Pakistani Govt Split on Terror Policy

Last week’s rare intelligence briefing for the Pakistani parliament was meant to unite MPs behind President Asif Ali Zardari’s terror strategy, but seems to have been an utter failure. While members of the opposition were already calling for an end to cooperation with the US and peace talks to end the rising violence in the country, the briefing seems to have polarized even what’s left of the President’s tenuous coalition government.

Though only a small part of the current coalition since most of the party boycotted the 2008 elections over Musharraf’s state of emergency, the Jamiat Ulema-e Islam (JUI) is a highly influential party in Pakistan. They demanded, while the Pakistani Army was presenting information to the parliament, that the Tehreek-e Taliban (TTP) be allowed to address the parliament as well.

The TTP offered unconditional talks to the Pakistani government earlier this week, and offered once again to lay down their arms in return for an end to the military’s offensives against them. There are reports that the government has turned down this latest offer as well, and the military claims to have killed another 60 militants in the latest air strike in Swat Valley.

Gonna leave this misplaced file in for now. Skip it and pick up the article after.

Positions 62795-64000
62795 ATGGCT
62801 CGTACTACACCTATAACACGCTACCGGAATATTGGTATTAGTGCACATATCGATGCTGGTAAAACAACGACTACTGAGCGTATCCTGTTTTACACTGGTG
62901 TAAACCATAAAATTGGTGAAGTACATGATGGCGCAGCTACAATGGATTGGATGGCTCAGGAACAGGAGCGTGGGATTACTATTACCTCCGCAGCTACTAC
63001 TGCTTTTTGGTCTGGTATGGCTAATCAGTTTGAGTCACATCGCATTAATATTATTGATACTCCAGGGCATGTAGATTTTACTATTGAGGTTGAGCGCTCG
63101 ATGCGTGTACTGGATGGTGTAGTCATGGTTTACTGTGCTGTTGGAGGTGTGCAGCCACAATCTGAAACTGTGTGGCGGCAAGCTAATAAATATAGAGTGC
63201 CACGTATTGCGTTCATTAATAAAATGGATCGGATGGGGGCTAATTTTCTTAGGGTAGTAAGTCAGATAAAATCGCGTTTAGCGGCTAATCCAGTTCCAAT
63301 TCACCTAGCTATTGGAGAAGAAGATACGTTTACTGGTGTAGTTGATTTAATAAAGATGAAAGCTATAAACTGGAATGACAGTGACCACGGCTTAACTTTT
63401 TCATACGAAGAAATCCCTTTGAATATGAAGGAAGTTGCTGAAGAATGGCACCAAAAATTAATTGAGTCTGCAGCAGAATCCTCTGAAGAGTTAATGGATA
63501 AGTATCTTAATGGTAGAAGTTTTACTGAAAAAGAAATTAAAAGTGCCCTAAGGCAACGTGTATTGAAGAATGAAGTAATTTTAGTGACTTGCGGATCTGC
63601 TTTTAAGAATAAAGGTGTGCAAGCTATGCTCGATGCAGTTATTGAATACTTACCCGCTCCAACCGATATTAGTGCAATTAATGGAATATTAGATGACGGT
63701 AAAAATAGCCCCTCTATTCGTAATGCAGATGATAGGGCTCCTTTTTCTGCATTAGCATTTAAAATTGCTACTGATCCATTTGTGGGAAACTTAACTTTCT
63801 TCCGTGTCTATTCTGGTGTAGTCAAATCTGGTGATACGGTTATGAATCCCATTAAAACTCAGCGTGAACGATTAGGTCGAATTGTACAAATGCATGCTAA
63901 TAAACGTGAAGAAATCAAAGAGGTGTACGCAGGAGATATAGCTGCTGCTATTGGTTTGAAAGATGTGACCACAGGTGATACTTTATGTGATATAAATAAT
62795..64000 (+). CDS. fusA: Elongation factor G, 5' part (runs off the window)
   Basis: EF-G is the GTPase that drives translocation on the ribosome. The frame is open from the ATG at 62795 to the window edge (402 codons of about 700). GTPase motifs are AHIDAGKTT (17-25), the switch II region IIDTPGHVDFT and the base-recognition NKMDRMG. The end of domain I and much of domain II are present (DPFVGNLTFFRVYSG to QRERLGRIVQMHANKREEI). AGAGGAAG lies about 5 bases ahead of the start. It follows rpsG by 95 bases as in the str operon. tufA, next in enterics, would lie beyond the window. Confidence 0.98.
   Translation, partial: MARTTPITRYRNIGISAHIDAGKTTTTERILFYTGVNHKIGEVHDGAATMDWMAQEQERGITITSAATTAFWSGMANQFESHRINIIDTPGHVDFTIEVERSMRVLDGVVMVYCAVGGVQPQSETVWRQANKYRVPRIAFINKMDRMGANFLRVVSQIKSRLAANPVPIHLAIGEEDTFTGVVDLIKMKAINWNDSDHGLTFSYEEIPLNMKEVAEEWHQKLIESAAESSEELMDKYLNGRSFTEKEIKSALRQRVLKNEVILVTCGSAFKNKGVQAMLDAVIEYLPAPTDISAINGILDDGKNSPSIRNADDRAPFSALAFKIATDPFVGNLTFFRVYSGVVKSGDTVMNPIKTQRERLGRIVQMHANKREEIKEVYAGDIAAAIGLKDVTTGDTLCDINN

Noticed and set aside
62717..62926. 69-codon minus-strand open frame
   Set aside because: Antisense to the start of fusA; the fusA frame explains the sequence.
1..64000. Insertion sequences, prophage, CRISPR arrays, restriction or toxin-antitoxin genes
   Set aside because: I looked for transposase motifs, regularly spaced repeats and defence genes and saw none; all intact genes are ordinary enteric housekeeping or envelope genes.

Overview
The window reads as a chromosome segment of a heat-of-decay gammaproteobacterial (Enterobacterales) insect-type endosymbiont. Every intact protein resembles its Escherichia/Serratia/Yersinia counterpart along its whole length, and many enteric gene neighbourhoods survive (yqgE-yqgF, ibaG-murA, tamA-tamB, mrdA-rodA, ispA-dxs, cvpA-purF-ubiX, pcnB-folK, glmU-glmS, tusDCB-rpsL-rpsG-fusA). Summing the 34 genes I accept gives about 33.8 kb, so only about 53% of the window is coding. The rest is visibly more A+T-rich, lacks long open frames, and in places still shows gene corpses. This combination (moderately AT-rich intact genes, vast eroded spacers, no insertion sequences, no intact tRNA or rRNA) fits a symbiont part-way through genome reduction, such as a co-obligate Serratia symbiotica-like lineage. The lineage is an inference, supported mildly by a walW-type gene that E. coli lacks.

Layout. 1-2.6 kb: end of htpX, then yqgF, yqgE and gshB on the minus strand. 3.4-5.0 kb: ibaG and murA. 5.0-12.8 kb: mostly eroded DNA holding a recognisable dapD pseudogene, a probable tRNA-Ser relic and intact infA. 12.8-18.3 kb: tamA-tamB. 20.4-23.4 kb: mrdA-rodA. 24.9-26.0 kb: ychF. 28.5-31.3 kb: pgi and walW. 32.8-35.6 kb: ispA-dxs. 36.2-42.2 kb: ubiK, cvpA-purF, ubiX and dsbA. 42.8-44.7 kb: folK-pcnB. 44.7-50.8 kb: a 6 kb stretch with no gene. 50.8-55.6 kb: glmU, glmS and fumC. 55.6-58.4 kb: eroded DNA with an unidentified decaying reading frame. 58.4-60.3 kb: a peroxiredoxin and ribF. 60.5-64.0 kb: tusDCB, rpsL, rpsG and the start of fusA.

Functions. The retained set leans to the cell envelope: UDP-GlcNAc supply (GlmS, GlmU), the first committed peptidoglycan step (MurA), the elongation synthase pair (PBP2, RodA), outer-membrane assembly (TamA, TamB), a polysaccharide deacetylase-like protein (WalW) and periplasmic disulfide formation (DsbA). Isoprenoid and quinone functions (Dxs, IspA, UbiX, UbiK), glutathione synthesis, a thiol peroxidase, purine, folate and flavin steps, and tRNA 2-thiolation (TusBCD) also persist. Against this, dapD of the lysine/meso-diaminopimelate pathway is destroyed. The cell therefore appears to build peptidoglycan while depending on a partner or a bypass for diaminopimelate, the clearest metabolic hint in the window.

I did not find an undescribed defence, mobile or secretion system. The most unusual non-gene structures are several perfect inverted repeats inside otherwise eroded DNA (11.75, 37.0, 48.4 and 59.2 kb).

The opposition has also increased its criticism. Former Musharraf government minister Tariq Azim says “the majority of the people of Pakistan do not see it as our war,” while an MP from Nawaz Sharif’s powerful PML-N complained that “the US are trying to externalize their failure in Afghanistan by dumping it on us.”

Pakistan’s terror policy seems all the more pressing as the global economic crisis leaves the nation teetering on the brink of bankruptcy. This led Pakistani Defense Secretary Kamran Rasool to warn last week that the government could not abandon the terror war without facing sanctions and financial ruin. This may be a less convincing argument since Pakistan secured significant financial help from China this week.

Author: Jason Ditz

Jason Ditz is Senior Editor for He has 20 years of experience in foreign policy research and his work has appeared in The American Conservative, Responsible Statecraft, Forbes, Toronto Star, Minneapolis Star-Tribune, Providence Journal, Washington Times, and the Detroit Free Press.